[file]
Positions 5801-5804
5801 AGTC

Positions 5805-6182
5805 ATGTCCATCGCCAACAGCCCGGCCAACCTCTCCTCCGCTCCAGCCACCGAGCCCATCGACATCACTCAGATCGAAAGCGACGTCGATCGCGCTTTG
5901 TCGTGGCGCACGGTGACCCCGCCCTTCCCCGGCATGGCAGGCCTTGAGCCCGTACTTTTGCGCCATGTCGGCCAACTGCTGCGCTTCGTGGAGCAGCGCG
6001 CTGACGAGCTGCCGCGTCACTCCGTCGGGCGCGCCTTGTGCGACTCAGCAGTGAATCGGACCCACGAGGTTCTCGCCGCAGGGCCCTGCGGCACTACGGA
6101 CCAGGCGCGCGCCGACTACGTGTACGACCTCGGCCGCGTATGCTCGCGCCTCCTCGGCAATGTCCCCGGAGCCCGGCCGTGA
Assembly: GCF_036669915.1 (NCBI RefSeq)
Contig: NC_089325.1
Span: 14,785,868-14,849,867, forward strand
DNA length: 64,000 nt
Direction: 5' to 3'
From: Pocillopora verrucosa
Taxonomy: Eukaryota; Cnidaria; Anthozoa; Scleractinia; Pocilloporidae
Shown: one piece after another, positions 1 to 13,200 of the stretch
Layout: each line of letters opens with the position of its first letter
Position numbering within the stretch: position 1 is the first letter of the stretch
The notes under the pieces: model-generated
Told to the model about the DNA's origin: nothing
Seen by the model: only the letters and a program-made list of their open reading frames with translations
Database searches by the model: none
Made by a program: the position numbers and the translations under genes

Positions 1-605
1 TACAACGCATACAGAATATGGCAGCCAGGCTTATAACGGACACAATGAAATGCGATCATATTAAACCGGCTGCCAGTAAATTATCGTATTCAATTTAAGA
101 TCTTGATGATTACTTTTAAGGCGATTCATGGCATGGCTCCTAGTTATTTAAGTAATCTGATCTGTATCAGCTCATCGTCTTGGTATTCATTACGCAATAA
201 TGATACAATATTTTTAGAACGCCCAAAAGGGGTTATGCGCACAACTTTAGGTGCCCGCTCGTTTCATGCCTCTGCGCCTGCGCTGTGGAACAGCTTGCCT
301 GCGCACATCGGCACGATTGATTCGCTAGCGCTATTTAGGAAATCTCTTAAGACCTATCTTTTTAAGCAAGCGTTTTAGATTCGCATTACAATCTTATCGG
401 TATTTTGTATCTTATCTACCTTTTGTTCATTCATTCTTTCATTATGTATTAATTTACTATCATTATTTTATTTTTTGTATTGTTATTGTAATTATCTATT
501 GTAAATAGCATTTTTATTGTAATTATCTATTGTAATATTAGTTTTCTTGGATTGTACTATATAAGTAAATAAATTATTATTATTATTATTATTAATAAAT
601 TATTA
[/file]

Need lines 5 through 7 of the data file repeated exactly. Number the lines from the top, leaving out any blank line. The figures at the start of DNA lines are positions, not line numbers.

5901 TCGTGGCGCACGGTGACCCCGCCCTTCCCCGGCATGGCAGGCCTTGAGCCCGTACTTTTGCGCCATGTCGGCCAACTGCTGCGCTTCGTGGAGCAGCGCG
6001 CTGACGAGCTGCCGCGTCACTCCGTCGGGCGCGCCTTGTGCGACTCAGCAGTGAATCGGACCCACGAGGTTCTCGCCGCAGGGCCCTGCGGCACTACGGA
6101 CCAGGCGCGCGCCGACTACGTGTACGACCTCGGCCGCGTATGCTCGCGCCTCCTCGGCAATGTCCCCGGAGCCCGGCCGTGA